Water Reform Lessons From England & Wales

Water Reform Lessons From England & Wales

It comes as no surprise that the New Zealand water industry is staring down the barrel of reform. 

Currently, in New Zealand, the industry suffers from a fragmented governance structure with no single ministry responsible for all water sectors.  Guidance for the local and regional councils is provided by the Ministry of Health, Ministry for the Environment, Ministry for Primary Industries and the Resource Management Act.  While the regulation of the industry is undertaken by the Drinking Water Assessors and the 10 Regional Councils. 

What can we learn from other countries, and in particular the UK, that went through a significant rationalisation (and privatisation) of the water industry in the early 1990s?

Putting aside the "privatisation" issue, rationalisation in the UK resulted in the Department for Environment, Food and Rural Affairs (DEFRA) becoming responsible for the entire industry; water, wastewater, agriculture, fisheries and environment. Subsequent regulation is undertaken by three independent agencies, the Drinking Water Inspectorate, the Environmental Agency and the Water Services Regulation Authority (OFWAT).

OFWAT (The Water Services Regulation Authority) is the economic regulator of the water and sewerage sectors. Every 5 years OFWAT renegotiates price limits with the water companies on the basis of a series of initiatives that must be addressed in the next 5 year Asset Management Period (AMP). In New Zealand this is currently the responsibility of Local Government (District Councils or CCOs).

Before each AMP, DEFRA sets out new requirements for the water companies, setting expectations and areas of increased level of service required.  This gives DEFRA the ability to guide the progress of the industry in a structured and staged manner, focusing on new areas as needed at each AMP.  This means that each AMP can address the most pertinent issues in the industry at that time, bringing about staged and steady improvements to the water services and environment.  The latest AMP (AMP6) in the UK focuses on improved efficiency and reducing energy demands to bring about lower operational costs.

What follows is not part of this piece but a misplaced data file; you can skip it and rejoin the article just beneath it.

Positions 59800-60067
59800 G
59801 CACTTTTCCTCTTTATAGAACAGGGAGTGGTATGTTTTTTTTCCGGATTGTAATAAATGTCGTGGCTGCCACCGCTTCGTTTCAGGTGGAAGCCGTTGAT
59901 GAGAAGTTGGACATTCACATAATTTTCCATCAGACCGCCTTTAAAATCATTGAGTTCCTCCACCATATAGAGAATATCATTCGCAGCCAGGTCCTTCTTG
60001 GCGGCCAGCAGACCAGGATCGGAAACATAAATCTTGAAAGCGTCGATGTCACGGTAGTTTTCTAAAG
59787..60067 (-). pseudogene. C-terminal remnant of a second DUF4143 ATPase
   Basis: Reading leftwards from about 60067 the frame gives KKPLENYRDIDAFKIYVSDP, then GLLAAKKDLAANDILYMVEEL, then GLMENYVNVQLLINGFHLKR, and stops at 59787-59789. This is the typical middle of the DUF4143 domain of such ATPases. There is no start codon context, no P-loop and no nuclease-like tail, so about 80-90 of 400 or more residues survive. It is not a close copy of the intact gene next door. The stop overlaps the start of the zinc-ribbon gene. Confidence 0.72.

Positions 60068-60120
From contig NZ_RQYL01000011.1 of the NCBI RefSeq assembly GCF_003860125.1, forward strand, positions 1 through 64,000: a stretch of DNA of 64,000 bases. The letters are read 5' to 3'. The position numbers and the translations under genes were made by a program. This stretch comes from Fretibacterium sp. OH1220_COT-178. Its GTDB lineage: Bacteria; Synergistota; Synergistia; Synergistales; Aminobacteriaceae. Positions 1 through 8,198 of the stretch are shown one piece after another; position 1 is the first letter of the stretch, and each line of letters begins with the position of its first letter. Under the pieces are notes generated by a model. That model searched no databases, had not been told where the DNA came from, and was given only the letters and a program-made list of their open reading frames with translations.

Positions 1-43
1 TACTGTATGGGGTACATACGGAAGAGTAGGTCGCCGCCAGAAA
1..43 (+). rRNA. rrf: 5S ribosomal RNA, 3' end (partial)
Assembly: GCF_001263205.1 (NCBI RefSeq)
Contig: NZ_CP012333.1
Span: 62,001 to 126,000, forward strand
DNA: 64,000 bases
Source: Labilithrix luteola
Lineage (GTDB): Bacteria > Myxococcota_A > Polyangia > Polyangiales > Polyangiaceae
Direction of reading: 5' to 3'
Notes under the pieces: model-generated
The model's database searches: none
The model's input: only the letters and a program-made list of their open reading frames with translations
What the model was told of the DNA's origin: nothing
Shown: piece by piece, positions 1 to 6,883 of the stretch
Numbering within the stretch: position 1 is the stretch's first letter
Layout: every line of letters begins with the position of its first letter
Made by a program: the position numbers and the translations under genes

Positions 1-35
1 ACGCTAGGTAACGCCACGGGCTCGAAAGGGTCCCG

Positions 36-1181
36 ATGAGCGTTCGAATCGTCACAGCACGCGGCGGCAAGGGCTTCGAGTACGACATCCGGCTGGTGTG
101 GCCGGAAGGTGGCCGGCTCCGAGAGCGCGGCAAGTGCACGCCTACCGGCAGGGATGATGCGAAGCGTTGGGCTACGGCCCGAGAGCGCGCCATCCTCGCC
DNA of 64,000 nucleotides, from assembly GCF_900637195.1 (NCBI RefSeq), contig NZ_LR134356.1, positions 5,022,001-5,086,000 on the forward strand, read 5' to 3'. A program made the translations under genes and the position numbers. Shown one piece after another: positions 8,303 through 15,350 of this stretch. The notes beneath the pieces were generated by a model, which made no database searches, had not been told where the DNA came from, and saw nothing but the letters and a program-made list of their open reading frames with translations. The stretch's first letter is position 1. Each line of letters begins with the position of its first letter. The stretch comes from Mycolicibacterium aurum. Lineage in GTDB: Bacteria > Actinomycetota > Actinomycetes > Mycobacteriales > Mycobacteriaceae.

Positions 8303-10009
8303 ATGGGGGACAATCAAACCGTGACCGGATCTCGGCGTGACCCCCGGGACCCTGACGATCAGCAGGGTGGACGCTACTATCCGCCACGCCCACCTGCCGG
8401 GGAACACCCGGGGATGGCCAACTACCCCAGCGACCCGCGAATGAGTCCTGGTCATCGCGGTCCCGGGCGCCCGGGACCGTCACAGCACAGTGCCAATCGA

The AMPs in the UK effectively set a "glide path" for investment under the governance of DEFRA.

New Zealand water quality information suggests that the current governance structure in NZ is not delivering the outcomes we would expect from a country committed to a “100% Pure” marketing image. And while agriculture is the backbone of our economy, when we look to the tourism industry, we see that it provides over $7 billion to our economy every year. This is not a market we can afford to lose. Additionally to this is our marketability overseas which links back to how we are perceived on the international stage.

The Ministry for the Environment has taken significant steps with the revised National Policy Statement for Fresh Water Management and committing government funding for cleanup of the Waikato River, Rotorua Lakes and Lake Taupo. However, now is the time for developing a “glide path” to where we want to be in 20 years and implementing long term action plans while looking for smart compliance.

Our industry must be led in the right direction and have guidance and clarity to make the correct investment decisions.  We must learn from other countries that have gone before us about how to get to where we need to be. Setting limits and regulations is all very well, but without the right governance structure and the forethought to develop a pathway to the right answers, we may end up spending much more and making the wrong decisions in the long run.

So, setting aside the issue of privatisation, could the approach taken by DEFRA to guide the investment decisions of the UK private water industry have application to the public water industry in New Zealand?

Could consolidation of the governance and regulatory framework enable the water providers to make better long term and affordable investment decisions?

Nicky Smallberger - Process Engineer

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